Soul Blues Belter Lauren Anderson Premieres New Single ‘Tell Me Baby’ – American Blues Scene

Still fresh from her Love on the Rocks release, Nashville singer-songwriter Lauren Anderson has announced yet another album full of soulful blues rockers titled Burn it all Down. “I’ve never released 2 full albums so closely together,” she tells me, “and I’m still really excited about all the tunes off of Love on the Rocks. But that being said, I wanted to keep the momentum going from the last album and I really put a lot of thought into the tunes I chose for Burn it all Down. I thought I was excited for Love on the Rocksbut somehow I’m even more excited to share Burn it all Down!”

Today sees the premiere of the rompin’, stompin’ guitar-driven blues number “Tell Me Baby,” a single from the new album. The inspiration behind the song is a tale as old as time: the ill-defined relationship. “And dating someone who’s terrible at communicating. I did my best to tell this story in a new way and counter the lack of communication from the subject through clear musical themes.”

“Tell Me Baby” is also a showcase for the personnel that appeared on the album. Produced by Lauren with the assistance of Taylor Lonardo (who mixed, mastered and engineered), a stunning cast – drummer Matt Doctor, bassist Hutch, guitarist Dan Wecht, keyboardist Johnathan Smith, trombone player Will Elliot and saxophonist and flautist Joe Douglas – lend their musical talents.

“My favorite thing about this song is the driving rhythm section and the chorus melody that is mirrored in the guitar part,” Anderson expresses. “When I wrote it I had a clear vision for the song, which isn’t always the case. The storyline of the song is about a person frustrated in a relationship and I really feel like my band did a great job of portraying that emotion through the music.”

All songs were written by Anderson, save for a co-write with John Salaway and Adam McDonough on “Hit The Spot.” Special guest Albert Castiglia, who she met through the late Kris Schnebelen (from the band Trampled Under Foot), makes an appearance. “He played drums for me not too long before he played with Albert. I’ve opened a couple shows for him and then his wife Michelle ran my radio campaign for Love on the Rocks. So when I wrote this fun, rocking blues song called ‘Zombie Blues’ I immediately wanted Albert on it! I’m so excited he was able to find time to track it in the middle of his busy tour schedule!”

For fun I asked her who she would want to cooperate with in the future. “If I’m reaching for the stars, then Grace Potter, Susan Tedeschi, and Bonnie Raitt are the first that come to mind. Those ladies are such powerhouses and it would be a dream come true to collaborate with any of them!” Like the ladies she mentions, Anderson herself defines boundaries not just with genres but by replacing outworn ideas with new ones. Burn it all Down It seems a space for some cathartic songs, with an intrinsic concept promoting advocacy. “The music industry has always been dominated by men, but I’m excited to see more women stepping up and taking charge.”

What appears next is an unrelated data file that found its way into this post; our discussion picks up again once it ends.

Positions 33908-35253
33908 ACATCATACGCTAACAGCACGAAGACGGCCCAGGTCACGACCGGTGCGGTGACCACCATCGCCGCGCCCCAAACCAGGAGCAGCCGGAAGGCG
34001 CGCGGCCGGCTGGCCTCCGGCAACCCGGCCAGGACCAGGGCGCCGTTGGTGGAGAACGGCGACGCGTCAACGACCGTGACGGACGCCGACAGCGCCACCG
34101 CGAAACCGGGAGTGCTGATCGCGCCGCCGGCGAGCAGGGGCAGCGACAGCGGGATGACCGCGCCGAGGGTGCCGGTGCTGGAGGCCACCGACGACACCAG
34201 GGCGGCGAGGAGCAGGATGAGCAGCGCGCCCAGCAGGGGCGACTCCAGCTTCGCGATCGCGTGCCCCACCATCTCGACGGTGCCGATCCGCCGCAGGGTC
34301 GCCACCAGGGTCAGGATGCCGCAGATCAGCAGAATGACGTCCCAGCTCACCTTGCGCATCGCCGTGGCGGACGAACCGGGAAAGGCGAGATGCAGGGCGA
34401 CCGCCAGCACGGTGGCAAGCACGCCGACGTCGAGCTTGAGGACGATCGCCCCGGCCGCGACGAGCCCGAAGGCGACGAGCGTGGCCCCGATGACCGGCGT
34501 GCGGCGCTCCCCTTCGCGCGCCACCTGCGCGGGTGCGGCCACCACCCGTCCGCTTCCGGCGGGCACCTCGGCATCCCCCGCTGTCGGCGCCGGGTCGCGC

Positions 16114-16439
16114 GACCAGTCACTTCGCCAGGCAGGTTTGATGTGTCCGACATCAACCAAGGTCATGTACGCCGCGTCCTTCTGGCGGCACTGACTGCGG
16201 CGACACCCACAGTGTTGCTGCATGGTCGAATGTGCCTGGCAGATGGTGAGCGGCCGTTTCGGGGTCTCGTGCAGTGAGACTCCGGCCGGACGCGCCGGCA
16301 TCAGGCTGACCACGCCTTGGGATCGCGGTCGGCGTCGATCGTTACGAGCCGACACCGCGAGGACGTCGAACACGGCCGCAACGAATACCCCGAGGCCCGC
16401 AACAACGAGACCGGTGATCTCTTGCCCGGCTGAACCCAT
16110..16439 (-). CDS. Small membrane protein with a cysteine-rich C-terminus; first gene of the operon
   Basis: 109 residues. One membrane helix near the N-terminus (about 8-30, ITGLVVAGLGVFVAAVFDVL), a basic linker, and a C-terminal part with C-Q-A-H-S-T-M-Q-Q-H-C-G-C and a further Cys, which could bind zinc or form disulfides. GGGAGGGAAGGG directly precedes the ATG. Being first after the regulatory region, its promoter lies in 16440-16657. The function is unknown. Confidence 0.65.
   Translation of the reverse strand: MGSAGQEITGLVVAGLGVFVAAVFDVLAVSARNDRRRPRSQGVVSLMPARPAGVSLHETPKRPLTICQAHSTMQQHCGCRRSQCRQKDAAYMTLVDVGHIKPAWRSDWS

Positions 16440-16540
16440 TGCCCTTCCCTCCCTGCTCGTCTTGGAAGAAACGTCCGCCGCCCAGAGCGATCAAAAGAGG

The bulk of the songs were actually pulled from a songwriting challenge she participated in last year, where she wrote a song a day for a couple weeks. “Because I’m writing a song a day, I have to start pulling from different influences and I get to get a little out of the box. For example, the title track was actually written as a make-believe prequel to Chris Stapleton’s tune, ‘Midnight Train to Memphis’. It was fun to write a song where I know the ending is landing in jail for 40 days, which is what his song is about.”

Of her evolution as an artist, she tells me she’s learned to take more risks, as well as being a little more picky and intentional with songs. “My first album had almost every song I had written in the past decade. Now I only pick the songs that I think people can relate to and go well together on an album. I’ve also become more fascinated with studying what pulls people into a song.”

Modern musical influences are indeed heard in her music, but interestingly Anderson was classically trained for much of her life. And her background in music therapy working with at-risk youth has broadened her worldview, which in turn shapes her musical meaning and approach. “I think my background in therapy comes through during shows a lot as well as in my songwriting. I love creating music that helps people work through things and connect to each other.”

Anderson’s ultimate goal in live performance is to show fans a good time, but in such a way that the emotional vocal and backstories of her songs resonate long after. With live events and large venues officially re-opening, she enthuses, “We’re hitting the road! And I haven’t stopped writing so we’ve got lots more to come!”

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